Design-Expert enables users to make breakthrough improvements to a product or a process. One can not only screen for vital factors, but also locate ideal process settings for top performance and discover optimal product formulations. 

Together, the product bundle will provide customers with access to two world-class software packages providing advanced data analysis in one solution.

Shirley A. Henshall, CEO of CAMO Software, says: “We are pleased to announce the launch of this product bundle together with Stat-Ease. It will provide our customers with leading tools for DOE as well as the existing multivariate data analysis features our customers have enjoyed for many years.”

Pat Whitcomb, President of Stat-Ease, Inc. adds, "This product bundle combines two of the best applications for MVA and DOE to provide clients with powerful tools to improve their products and processes."

Read more about the product bundle at www.camo.com. Special pricing is available for a limited time for Stat-Ease customers who wish to purchase the Unscrambler/Design-Expert software bundle.  For more information, contact Heidi.

Go back to the top


 

SAVE THE DATE for the 6th European DOE User Meeting & Workshop May 2016 in Leuven, Belgium!

Grand Beguinage, Leuven, Belgium
The Grand Béguinage of Leuven

Stat-Ease, Inc. and CQ Consultancy are pleased to announce the 6th European DOE User Meeting and Workshops on May 18-20, 2016 in Leuven, Belgium. It will be held at the Faculty Club, which is part of the historic Grand Béguinage*. The béguinage originated in the early 13th century and is a UNESCO World Heritage location. 

On the first day of the event there will be two workshop tracks offered. Then on days two and three, a user meeting will be held with presentations by keynote speakers, as well as case study presentations by DOE practitioners. This is your chance to increase your DOE know-how, network with others, and do some sightseeing in beautiful Leuven. 

There is a block of rooms held at the associated Begijnhof Congreshotel at the rate of  €165 for a single room and €185 for a double.  If you are planning to attend, book now.  For more information, contact Kristine Ooms of CQ Consultancy.  

These meetings are always very informative and fun!  We hope to see you next May.  Look for further details in future announcements.

Dates & Location
May 18-20, 2016

Faculty Club
Groot Begijnhof 14
3000 Leuven
Belgium
T. 016 32 95 00
info@facultyclub.be

*According to the UNESCO World Heritage Convention, "Béguines were women who dedicated their lives to God without retiring from the world. In the 13th century they founded the béguinages , enclosed communities designed to meet their spiritual and material needs. The Flemish béguinages are architectural ensembles composed of houses, churches, ancillary buildings and green spaces, with a layout of either urban or rural origin and built in styles specific to the Flemish cultural region. They are a fascinating reminder of the tradition of the Béguines that developed in north-western Europe in the Middle Ages." [http://whc.unesco.org/en/list/855]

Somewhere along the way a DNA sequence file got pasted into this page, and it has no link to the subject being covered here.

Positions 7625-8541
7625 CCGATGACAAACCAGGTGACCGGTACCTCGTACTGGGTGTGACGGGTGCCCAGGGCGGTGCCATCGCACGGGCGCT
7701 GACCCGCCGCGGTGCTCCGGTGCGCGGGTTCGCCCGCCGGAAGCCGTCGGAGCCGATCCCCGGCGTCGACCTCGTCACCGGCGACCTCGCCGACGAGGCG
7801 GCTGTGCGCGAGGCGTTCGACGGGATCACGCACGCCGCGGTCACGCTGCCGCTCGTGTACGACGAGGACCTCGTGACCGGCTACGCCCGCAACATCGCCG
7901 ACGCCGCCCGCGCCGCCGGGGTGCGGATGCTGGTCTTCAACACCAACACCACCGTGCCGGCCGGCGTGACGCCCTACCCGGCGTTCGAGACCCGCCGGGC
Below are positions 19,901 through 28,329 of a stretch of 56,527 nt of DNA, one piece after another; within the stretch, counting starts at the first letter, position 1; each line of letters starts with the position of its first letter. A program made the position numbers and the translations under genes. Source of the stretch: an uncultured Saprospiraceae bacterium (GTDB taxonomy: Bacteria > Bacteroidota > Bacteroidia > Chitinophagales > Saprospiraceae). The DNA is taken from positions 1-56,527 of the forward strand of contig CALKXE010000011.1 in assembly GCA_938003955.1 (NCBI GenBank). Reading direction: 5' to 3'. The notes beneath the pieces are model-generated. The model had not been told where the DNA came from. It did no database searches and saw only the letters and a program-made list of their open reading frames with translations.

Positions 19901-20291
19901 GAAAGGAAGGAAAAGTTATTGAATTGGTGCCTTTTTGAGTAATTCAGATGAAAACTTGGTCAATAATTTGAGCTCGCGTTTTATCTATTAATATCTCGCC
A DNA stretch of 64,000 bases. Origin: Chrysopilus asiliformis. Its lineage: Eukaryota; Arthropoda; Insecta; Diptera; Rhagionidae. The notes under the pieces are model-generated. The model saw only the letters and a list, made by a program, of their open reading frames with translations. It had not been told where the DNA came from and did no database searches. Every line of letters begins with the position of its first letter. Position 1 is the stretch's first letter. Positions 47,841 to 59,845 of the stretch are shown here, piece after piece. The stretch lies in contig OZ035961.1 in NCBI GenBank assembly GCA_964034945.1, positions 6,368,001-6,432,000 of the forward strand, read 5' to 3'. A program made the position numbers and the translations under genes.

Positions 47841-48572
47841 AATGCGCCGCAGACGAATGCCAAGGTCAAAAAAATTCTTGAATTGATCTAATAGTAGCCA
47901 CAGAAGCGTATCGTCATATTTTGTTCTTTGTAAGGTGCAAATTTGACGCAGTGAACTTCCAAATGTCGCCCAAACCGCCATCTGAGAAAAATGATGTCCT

Go back to the top


 

Announcing the Stat-Ease Academy for e-Learning



Stat-Ease is pleased to announce the launch of the Stat-Ease Academy! Visit the site to access e-learning content on a variety of topics—some free of charge, others available for a small fee.  E-learning is the perfect option if you are unable to attend a live workshop or if you are looking for a low-cost way to learn the basics of statistics and design of experiments (DOE)—no traveling necessary! Take advantage of the synergistic interaction for education made possible by the combination of instructor-led and e-learning workshops to create your own blended training program.

Courses currently available include:

1. PreDOE Web-Based Training—an entry-level course for technicians, managers and professional who need to go back to the basics of the fundamental statistics used in DOE.
2. 4 Easy Steps to Effective Factorial Design—learn the four steps used to plan effective DOEs.
3. Finding the Vital Settings via Factorial Analysis—designed as a follow-up to the 4 Easy Steps to Effective Factorial Design e-learning course, you will analyze the DOE looked at previously.
4. DOE SImplified Launchpad—bring the DOE Simplified, 3rd Edition book by Mark Anderson and Pat Whitcomb to life with this narrated presentation of the first three chapters of the book, including hands-on exercises.

Take advantage of this great new resource and register today for an e-learning course!  Registration provides you with the online content for 120 days. Learn more here.

Go back to the top



Instructor-Led Workshop Schedule

Experiment Design Made Easy (EDME)
Nov 4-5: Oslo, Norway (Click here to register for this workshop)
Nov 9-10: San Jose, CA
Jan 25-26, 2016: San Diego, CA
Mar 7-8, 2016: Edison, NJ
$1295 ($1095 each, 2 or more)

Response Surface Methods for Process Optimization (RSM)
Mar 9-10, 2016: Edison, NJ
$1295 ($1095 each, 2 or more)

Mixture Design for Optimal Formulations (MIX)
Nov 11-12: San Jose, CA
Apr 4-5, 2016: Edison,  NJ
$1295 ($1095 each, 2 or more)

Advanced Formulations: Combining Mixture & Process Variables (MIX2)
Apr 6-7, 2016: Edison, NJ
$1495 ($1295 each, 2 or more)

Workshops are limited to 16. Receive a $200 quantity discount per class when you enroll 2 or more students, or when a single student enrolls in consecutive 2-day workshops. For more information, contact Rachel at 612.746.2030 or via e-mail.

Go back to the top